The powers of this world are very strong. Men and women are moved by tides much fiercer than you can imagine, and they sweep us all up into the current.
The Golden Compass, by Philip Pullman
I wouldn’t say that high fantasy is one of my favourite genres, but I’ve always reserved a special spot for it in my heart. I have memories of countless summers spent poring over my favourite fantasy series until the books themselves fell apart and had to be Scotch taped together by my ever-patient mother. As a teenager, I made a tradition of rereading Harry Potter each summer, and like the rest of the world, I’ve more recently become obsessed with A Song of Ice and Fire, but the series that I’ve reread the most is The Chronicles of Narnia.
Narnia introduced me to basic elements of storytelling and familiarized me with various magical creatures out of Greek, Christian, and other mythologies. Once I passed puberty, I recognized all the not-so-subtle Christian overtones in Lewis’s prose. And as someone who grew up in a household disdainful of religious indoctrination, I found many things about my formerly beloved Narnia that troubled me.
There is, of course, the oft-cited character of Susan Pevensie, who doesn’t get to return to Narnia (ie., go to heaven) because she has become obsessed with boys and lipstick (ie., discovered sex). But one thing that has troubled me about the heroes of Narnia is that they are all good. Even characters like Edmund and Eustace, who initially struggle with sins like greed and envy, reform, and once they have reformed, they are nothing but good. There’s no relapse. This is fine, and fitting with C.S. Lewis’s Christian themes, but not very relatable.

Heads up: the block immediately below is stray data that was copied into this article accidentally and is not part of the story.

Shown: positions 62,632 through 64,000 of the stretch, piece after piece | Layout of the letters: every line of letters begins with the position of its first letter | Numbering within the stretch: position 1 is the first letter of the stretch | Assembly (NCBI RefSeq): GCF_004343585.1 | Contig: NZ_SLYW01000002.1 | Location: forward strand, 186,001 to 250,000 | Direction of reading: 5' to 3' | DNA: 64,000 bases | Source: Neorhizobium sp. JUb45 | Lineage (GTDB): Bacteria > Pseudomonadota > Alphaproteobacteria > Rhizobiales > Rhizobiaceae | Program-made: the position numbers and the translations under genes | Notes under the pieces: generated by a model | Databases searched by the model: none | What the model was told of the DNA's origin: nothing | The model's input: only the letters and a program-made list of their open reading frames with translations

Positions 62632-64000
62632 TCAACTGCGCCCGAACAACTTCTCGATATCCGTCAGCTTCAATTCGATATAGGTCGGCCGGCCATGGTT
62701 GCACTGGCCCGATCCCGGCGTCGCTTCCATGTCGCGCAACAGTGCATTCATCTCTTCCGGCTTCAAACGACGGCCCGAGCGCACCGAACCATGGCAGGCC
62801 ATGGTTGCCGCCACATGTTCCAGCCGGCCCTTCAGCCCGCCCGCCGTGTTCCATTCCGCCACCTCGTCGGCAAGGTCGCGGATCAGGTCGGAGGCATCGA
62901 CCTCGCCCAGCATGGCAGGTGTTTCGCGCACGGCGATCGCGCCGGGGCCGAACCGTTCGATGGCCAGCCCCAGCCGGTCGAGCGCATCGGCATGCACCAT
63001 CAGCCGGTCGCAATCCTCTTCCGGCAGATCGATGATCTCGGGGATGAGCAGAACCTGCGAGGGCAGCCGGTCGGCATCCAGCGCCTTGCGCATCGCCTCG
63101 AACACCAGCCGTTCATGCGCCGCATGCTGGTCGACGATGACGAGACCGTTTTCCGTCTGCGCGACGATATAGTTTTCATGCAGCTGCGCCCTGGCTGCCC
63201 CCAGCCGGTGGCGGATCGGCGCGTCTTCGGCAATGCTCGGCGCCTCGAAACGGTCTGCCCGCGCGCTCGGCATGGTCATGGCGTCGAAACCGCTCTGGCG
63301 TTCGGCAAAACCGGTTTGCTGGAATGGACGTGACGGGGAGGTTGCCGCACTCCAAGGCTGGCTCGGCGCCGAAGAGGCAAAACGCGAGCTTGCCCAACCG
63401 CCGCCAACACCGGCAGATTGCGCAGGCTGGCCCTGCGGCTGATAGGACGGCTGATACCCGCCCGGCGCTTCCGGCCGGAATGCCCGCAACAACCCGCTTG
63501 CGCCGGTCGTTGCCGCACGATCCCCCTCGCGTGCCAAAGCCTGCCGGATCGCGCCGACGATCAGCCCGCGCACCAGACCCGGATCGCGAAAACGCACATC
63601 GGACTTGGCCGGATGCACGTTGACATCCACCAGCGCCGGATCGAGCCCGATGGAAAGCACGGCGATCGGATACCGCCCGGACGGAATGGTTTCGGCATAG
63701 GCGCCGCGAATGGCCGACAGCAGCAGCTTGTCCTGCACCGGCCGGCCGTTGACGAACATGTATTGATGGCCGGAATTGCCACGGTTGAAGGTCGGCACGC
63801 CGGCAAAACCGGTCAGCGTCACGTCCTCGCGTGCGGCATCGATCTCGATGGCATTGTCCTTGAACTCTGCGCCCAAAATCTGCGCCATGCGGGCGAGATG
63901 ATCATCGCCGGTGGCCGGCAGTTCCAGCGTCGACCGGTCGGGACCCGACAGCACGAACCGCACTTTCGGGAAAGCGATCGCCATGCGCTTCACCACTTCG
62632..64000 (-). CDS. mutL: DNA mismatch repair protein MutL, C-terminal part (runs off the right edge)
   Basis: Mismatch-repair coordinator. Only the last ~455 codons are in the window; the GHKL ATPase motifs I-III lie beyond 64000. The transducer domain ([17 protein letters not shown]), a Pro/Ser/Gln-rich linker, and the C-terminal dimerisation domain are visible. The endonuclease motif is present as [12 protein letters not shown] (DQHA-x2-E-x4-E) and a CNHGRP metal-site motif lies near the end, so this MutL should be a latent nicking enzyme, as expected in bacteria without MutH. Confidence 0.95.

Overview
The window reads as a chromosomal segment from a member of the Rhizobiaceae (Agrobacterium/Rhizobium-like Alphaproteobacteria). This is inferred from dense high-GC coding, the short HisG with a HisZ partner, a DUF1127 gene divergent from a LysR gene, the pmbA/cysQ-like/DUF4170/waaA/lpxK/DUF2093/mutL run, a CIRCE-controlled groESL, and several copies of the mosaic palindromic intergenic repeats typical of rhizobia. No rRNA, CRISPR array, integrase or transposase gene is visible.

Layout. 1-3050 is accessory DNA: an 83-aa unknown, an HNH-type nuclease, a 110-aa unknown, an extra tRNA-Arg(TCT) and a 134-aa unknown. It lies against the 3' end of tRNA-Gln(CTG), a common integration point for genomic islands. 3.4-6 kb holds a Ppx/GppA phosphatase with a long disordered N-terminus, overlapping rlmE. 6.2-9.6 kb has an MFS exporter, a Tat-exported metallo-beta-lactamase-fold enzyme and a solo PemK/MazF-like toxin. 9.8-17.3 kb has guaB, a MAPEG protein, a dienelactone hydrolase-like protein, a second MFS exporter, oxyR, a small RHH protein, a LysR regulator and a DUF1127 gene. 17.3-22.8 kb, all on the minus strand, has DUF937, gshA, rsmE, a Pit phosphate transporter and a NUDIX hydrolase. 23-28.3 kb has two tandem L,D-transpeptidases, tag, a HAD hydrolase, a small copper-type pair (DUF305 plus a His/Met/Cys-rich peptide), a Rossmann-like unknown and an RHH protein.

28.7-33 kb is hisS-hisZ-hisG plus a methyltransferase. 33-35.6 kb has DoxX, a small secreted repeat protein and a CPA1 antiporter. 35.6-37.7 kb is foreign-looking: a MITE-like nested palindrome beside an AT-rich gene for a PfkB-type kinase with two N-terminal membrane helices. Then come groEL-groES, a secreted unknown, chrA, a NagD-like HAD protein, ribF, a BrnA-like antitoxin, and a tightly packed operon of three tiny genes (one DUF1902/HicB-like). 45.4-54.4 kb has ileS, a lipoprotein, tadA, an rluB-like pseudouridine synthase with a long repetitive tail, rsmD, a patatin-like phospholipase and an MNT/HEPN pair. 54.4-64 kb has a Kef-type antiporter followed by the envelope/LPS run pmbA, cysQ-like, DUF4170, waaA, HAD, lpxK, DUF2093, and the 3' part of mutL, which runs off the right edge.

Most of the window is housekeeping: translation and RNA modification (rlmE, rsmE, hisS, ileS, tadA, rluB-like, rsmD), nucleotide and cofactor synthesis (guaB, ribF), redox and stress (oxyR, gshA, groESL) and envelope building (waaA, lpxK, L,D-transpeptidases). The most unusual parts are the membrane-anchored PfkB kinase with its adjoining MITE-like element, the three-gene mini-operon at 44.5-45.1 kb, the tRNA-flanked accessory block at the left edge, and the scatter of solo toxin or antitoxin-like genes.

I liked a lot of things about The Golden Compass, but what stood out the most for me was Lyra. Lyra is exactly what I want in a hero: morally centered, but also willing to lie and deceive to achieve her goals. She falters, struggles, and sometimes cries, as anyone her age would when faced with the situations she is forced to deal with. And for a child her age, Lyra is clever and adaptable enough that she carries the plot forward swiftly, all the while easily manipulating humans and other creatures in order to get closer to her goals.
I especially enjoyed the portrayal of gender in The Golden Compass. Lyra, while a tomboy, freely explores both stereotypically male and female interests. Despite roughhousing with the neighborhood boys during her days at Jordan College, she also initially enjoys a life of shopping and glamour with Mrs. Coulter. I thought Pullman cleverly expressed this duality in all people through the daemon. In this universe, all humans have a daemon, an animal that acts as the physical manifestation of their soul, that is of the opposite gender.
Daemons, armored bears, and witches. These are creatures and characters familiar to the fantasy genre (well, maybe not the armored bears so much), but what Pullman does with them in The Golden Compass is unique. The solemn tone of the whole book, with the subtle moments of humour, made it an engaging read for me.
YES OR NO?: YES. While researching this book, I read that Pullman eschews designating books for certain audiences, encouraging readers to pursue whichever books they’re interested in without regard for gender or age levels. Well, The Golden Compass is a book I would recommend to anyone, regardless of age or gender or even interest. Despite being fantasy, it easily appeals to anyone interested in human rights, religion, sociology, and the language is somehow sophisticated enough to not bore adults, but not complex enough to confuse children. I highly recommend this book, and I can’t wait to get through the rest of the series.